• Place the fish where you fancy, we all have our preference, and drizzle with dressing.
  • Eat.

Mother’s Day Dinner Under Lock Down And The Shadow of COVID19.

Today’s challenge was to make a Mother’s Day meal that was luscious, at least partly healthy, and using what was in rather than going down to the supermarket and buying more stuff and adding to the unnecessary shopping and hoarding going on. If you want the good stuff jump straight to the pudding at the end.

Now before I go into the meal you should ask what Maggie was doing at the same time. She was laying as a small patio area with Reuben in support. This left me free to get on with things in the kitchen.

With Maggie and Reuben in the garden and me in the kitchen we were also ensuring we were not out about and were maintaining our social isolation.

The main course was drawn from the Pinch of Nom cook book and the Slimming World Free Food A to Z. If you are not a Slimming World aficionado Free Food is food you can eat as much as you want until comfortably full (no weighing etc). It should include at least a third of those less calorific and harder to digest foods like leaf vegetables, carrots, onions etc. If you want to know more about Slimming World you would need to sign up. The Pinch of Nom book (and website) have list of healthy recipes well suited (but not affiliated to )to approaches like Slimming World. The pudding comes from Mary Berry’s Quick Cooking book. This is a brilliant book and easy to make healthy (apart from the puddings). Right enough spiel and let’s get down to food.

The main course included chicken tikka kebabs (the original recipe used tandoori spice mix but I only had a tikka spice mix in), Mediterranean vegetables and an upgrade couscous mix. I bit of a taste fusion made up of a little of what we like.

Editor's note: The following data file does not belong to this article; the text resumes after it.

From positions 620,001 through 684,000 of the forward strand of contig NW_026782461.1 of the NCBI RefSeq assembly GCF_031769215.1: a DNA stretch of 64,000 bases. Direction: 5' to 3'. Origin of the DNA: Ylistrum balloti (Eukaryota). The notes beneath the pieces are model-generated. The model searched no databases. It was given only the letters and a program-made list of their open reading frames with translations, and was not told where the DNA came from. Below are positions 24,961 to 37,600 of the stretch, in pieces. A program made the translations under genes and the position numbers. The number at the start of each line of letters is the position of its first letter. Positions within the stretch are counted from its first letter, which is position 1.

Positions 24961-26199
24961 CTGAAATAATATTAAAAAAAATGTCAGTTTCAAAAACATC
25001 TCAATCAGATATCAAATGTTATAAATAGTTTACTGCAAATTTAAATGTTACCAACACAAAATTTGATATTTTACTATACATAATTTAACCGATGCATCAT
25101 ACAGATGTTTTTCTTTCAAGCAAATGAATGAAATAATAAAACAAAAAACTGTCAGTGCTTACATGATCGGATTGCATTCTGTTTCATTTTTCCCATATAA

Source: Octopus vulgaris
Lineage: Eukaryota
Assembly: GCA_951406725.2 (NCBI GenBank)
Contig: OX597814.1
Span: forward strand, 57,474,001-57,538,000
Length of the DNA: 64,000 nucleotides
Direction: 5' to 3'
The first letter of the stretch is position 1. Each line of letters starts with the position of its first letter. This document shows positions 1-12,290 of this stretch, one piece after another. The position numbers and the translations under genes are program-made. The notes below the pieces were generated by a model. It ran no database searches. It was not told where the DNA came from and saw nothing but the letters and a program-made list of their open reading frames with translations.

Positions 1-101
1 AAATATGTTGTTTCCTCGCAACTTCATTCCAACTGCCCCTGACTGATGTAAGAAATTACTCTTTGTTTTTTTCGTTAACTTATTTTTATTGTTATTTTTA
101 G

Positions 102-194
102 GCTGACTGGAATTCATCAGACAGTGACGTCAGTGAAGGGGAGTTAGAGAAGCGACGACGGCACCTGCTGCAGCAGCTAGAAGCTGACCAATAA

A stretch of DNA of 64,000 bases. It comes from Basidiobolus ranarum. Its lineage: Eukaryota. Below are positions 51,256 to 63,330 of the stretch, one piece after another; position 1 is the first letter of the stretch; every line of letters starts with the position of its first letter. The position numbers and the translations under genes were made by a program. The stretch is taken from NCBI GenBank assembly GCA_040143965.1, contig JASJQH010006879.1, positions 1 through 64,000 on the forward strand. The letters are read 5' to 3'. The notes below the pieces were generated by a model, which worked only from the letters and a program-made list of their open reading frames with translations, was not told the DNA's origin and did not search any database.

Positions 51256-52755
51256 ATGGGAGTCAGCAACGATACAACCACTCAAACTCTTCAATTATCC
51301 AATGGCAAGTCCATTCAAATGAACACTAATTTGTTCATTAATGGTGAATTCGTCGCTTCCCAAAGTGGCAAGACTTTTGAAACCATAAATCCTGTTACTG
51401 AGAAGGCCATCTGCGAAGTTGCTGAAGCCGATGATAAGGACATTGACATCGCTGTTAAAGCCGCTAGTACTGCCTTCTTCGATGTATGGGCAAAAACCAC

The chicken kebabs are made using a marinade using the following ingredients:

  • 200g 0% fat greek yoghurt
  • 4 tbsp chicken tikka spice mix
  • Garlic clove (crushed or grated)
  • 2cm root ginger (grated)
  • 2 tbsp lemon juice
  • 1 tsp soy sauce
  • 2 tbsp tomato puree
  • 3 large chicken breasts cut into chunks (one per person)


  • Mix all the ingredients, other than the chicken, until you have a smooth paste.
  • Stir in the chicken and coat thoroughly.
  • Leave to marinade for as long as possible, ideally at least two hours.
  • Put onto skewers and cook under a hot grill, turning regularly (about thirty minutes) or bake in the oven for 35 minutes.

The Mediterranean vegetables were just a straight forward mix of what was in, in this case chopped chucks of peppers, onions, courgettes and cherry tomatoes , sprayed with fry light and baked in the oven for thirty minutes.

Now the couscous comes from a recipe with other ingredients, I have just lifted this component as it suited what I needed. It is called Mediterranean Couscous and my mix reflects what was in and what I fancied. You can also added chopped spring onions and chopped chillis but I left these off this time.

Ingredients ( all mixed together once your couscous has been prepared).

  • 250g cooked chickpeas
  • 1 carrot, grated
  • 3 tbsp chopped fresh coriander
  • 3 tbsp chopped mint
  • 50g rocket, roughly chopped

Spice mix of 1/2 tsp ground cumin, 1/2 tsp ground coriander, 1/2 tsp tumeric, 1/4 tsp ground cinnamon mixed with 2 tbsp lemon juice. This should also be stirred i into the couscous.